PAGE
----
Accelerated recovery from pipecuronium in patients treated with chronic anticonvulsant therapy

Walter S. Jellish, Paul A. Modica, Rene Tempelhoff

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26 Scopus citations


Study Objective: To determine whether chronic anticonvulsant therapy affects recovery time from pipecuronium. Design: Open-labeled, controlled study. Setting: Inpatient neurosurgical service at a university medical center. Patients: ASA physical status II and III patients within 30% of their ideal body weight and without significant history of ethanol abuse or renal or hepatic disease. Nineteen patients were admitted into the study and were divided into three groups based on the number of anticonvulsant medications (MED) they were taking: MED = 0, control group (6 patients); MED = 1, one anticonvulsant (6 patients); MED = 2, two or more anticonvulsants (7 patients). Interventions: Intravenous (IV) administration of pipecuronium 80 μg/kg with general anesthesia after thiopental sodium 4 to 6 mg/kg IV, maintained with 70% nitrous oxide in oxygen, 0.2% to 0.3% end-tidal isoflurane, and fentanyl. Measurements and Main Results: The evoked compound electromyogram (ECEMG) of the adductor pollicis brevis muscle was measured after stimulation of the ulnar nerve by train-of-four (TOF) supramaximal impulses at 2 Hz repeated every 20 seconds. Measurements include T-1 % (ECEMG signal at 25%, 50%, and 75% of baseline), TR% (TOF ratio), and recovery index (RI). Patients administered chronic anticonvulsant therapy recovered more rapidly from pipecuronium than untreated patients. For instance, time to 25% recovery of baseline (T-1 25%) was 123 ± 13 minutes for MED = 0, 91 ± 7 minutes for MED = 1, and 58 ± 5 minutes for MED = 2 (p < 0.05). TOF recovery to 20% (TR 20%) and RI were similarly affected. Conclusions: Patients treated with chronic anticonvulsant therapy recovered from pipecuronium more rapidly than unmedicated patients. Furthermore, there seemed to be a dose-effect relationship between the number of anticonvulsants received and a decreased time to recovery from pipecuronium neuromuscular blockade.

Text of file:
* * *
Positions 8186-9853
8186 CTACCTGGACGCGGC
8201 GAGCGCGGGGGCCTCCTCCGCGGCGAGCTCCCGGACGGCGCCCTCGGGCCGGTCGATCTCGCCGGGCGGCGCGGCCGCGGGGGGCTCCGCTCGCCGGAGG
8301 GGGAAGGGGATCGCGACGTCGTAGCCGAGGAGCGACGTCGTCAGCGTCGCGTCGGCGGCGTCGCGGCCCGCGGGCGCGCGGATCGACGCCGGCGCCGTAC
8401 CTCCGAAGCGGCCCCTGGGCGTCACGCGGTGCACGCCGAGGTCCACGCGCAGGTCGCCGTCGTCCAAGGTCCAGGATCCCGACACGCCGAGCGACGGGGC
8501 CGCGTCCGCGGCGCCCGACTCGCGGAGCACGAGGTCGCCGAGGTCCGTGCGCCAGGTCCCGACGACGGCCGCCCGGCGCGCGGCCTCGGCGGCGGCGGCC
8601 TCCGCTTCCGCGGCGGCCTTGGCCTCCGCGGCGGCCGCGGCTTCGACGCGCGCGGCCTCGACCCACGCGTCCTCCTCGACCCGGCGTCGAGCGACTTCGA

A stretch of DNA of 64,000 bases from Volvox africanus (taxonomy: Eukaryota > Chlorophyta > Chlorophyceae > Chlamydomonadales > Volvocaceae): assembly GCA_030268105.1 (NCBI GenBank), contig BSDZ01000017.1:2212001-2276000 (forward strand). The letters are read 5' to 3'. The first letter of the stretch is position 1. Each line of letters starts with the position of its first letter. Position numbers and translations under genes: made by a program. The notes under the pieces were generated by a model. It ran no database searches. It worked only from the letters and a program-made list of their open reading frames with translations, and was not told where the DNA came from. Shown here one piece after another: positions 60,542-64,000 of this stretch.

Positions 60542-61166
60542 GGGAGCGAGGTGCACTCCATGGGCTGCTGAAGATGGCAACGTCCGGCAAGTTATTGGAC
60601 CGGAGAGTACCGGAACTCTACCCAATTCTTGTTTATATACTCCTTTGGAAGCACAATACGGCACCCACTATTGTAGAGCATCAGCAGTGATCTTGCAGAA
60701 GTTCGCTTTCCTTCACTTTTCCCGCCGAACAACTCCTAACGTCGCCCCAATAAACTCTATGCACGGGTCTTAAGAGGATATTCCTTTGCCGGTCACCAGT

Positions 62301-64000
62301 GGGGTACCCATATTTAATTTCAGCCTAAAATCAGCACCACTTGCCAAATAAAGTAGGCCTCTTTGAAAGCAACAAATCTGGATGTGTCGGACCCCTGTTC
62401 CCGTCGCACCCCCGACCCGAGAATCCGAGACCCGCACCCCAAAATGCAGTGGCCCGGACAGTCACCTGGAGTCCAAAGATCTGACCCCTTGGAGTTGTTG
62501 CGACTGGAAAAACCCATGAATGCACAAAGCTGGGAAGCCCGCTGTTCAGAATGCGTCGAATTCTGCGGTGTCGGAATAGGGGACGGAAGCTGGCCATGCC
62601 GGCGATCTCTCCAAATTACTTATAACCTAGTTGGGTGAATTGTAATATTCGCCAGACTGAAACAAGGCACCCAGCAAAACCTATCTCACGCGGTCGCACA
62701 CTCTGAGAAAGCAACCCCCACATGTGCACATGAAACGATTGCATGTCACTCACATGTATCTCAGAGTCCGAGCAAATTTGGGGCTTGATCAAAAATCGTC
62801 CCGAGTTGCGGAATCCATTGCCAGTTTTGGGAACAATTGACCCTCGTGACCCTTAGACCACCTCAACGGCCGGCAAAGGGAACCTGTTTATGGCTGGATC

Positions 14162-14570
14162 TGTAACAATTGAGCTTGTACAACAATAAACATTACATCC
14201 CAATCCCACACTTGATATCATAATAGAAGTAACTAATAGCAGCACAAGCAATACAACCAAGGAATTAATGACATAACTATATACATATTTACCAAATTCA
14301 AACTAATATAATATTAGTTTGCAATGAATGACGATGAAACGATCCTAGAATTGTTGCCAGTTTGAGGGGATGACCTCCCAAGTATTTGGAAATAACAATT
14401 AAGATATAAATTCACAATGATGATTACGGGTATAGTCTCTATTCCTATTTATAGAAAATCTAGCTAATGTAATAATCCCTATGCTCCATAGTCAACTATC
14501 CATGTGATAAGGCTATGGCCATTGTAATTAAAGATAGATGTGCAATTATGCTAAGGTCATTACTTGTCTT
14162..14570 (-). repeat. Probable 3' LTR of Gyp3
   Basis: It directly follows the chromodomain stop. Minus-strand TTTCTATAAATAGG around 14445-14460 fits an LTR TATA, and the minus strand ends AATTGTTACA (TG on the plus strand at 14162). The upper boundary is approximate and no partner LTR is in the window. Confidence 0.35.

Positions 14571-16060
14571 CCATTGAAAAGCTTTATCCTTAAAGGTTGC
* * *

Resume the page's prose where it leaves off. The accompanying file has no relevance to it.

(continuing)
Original languageEnglish
Pages (from-to)105-108
Number of pages4
JournalJournal of clinical anesthesia
Issue number2
StatePublished - 1993


  • Anticonvulsants
  • carbamazepine
  • drug interaction
  • nondepolarizing neuromuscular blocking drugs
  • seizure surgery


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